One of the main ideas behind this concept is that of moving away from an Internet in which the majority of users are only consumers of information (read only web), towards a new model in which the majority of users are both consumers and producers of information (read/write web).

Highlights
Fieldtrip will be utilized to create a library of case studies. Each case study includes a group of events that happened at a specific time, associated with a variety of information resources.

Within the case study, each event has a defined place (on Google maps) and a time (on a timeline) on which it occurred. The story for each event can be told through a combination of text and media elements (photo, animation, audio or video from YouTube or some similar service). In this way, it is possible to construct the geographic and historical context for the case study.

In addition, information resources can also be included to illustrate, expand, put in context or give scientific grounding to the story narrated in each event. The resources can be media, texts and hyperlinks.

Level
Designed for students, researchers and educators in the tertiary education (graduate and post-graduate) and for professionals and practitioners. The users of Fieldtrip have three potential roles – students/ readers, teachers and authors. New potential Fieldtrip producers.

Design and Technology
Ruby on Rails, Ajax, YouTube, Google Earth, Flash

License
Copyright United Nations University, GNU General Public License

Project Title
Library of e-Case Studies and Documentaries

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Our World 2.0 http://onlinelearning.unu.edu/en/our-world-20-climate-oil-and-food/ http://onlinelearning.unu.edu/en/our-world-20-climate-oil-and-food/#comments Sun, 20 May 2007 06:43:40 +0000 brendan http://onlinelearning.unu.edu/en/?page_id=17&language=en Our World 2.0 is a webzine and video brief series that explores the interactions between our daily lives and complex issues like climate change, oil dependency, food security and biodiversity. It informs and shares understanding on these topics and explores the changes that are taking place now in order to make the transition to a post-oil, low carbon society of the future, were there is sufficient food for all.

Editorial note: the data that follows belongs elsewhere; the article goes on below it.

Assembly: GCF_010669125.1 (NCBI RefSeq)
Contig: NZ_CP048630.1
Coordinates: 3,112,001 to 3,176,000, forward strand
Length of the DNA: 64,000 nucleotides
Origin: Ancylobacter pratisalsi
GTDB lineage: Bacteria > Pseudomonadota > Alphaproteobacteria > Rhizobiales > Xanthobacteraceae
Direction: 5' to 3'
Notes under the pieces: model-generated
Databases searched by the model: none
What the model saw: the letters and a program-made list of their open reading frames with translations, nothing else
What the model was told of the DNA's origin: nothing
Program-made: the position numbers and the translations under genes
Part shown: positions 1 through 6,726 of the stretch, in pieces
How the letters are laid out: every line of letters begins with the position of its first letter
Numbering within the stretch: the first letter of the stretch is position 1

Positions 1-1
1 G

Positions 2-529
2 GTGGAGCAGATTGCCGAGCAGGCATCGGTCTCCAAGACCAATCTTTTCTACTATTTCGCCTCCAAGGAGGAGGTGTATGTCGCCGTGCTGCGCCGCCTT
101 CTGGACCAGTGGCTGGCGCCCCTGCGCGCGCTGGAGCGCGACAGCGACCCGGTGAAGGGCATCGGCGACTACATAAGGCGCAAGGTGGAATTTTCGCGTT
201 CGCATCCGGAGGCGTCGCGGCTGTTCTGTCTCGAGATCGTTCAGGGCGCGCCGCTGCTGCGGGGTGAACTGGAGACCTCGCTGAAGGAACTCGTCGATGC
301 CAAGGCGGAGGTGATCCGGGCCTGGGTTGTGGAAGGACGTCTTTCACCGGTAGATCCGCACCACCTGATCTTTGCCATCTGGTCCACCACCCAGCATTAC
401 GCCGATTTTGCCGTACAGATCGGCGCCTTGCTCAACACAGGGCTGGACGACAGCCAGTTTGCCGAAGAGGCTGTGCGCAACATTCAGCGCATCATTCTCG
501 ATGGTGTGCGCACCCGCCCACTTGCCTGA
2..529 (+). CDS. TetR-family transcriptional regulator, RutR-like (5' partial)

Why Now?

According to the Intergovernmental Panel on Climate Change continued emissions at today’s levels will lead to further warming of 1.8?C to 4?C over the 21st Century, depending on different scenarios. Time is running out as we try to meet the Kyoto Protocol targets in 2012 and many countries are already proposing drastic CO2 reductions that must be met by 2050. We want to track the changes as they happen and learn from them. The price of oil has been increasing rapidly from 2003 onwards and is predicted to rise to nearer US$200.

This has a major impact on economies that have a heavy dependency on oil. Moreover, developed and developing countries rely on the cheap export and import of food. Rising oil prices, the switch to bio-fuels, and climate-induced weather disasters are affecting the availability and cost of food. The advent of industrial agriculture and also deforestation has impacted severely on biodiversity. All of these issues will continue to be a concern for decades to come. The mitigate the worst effects, we need to start making changes across the board, from now. We need to re-invent Our World.

Target Audience

Our World 2.0 provides information for policy-makers, change-makers and the general public. It has an educational role for mainly students in the tertiary education (graduate and post-graduate) and for professionals and practitioners.

Design and Technology

The web magazine has been developed using Wordpress. The video content showcased in the web-magazine is hosted in Vimeo. Compatibility has been tested with Explorer, Firefox and Safari.

Authors

The web-magazine articles are authored by UNU experts, by guest contributors and invited expert opinions pieces.

Copyright License

Creative Commons Attribution-Non-Commercial-Share Alike 3.0

Project Title

Our World 2.0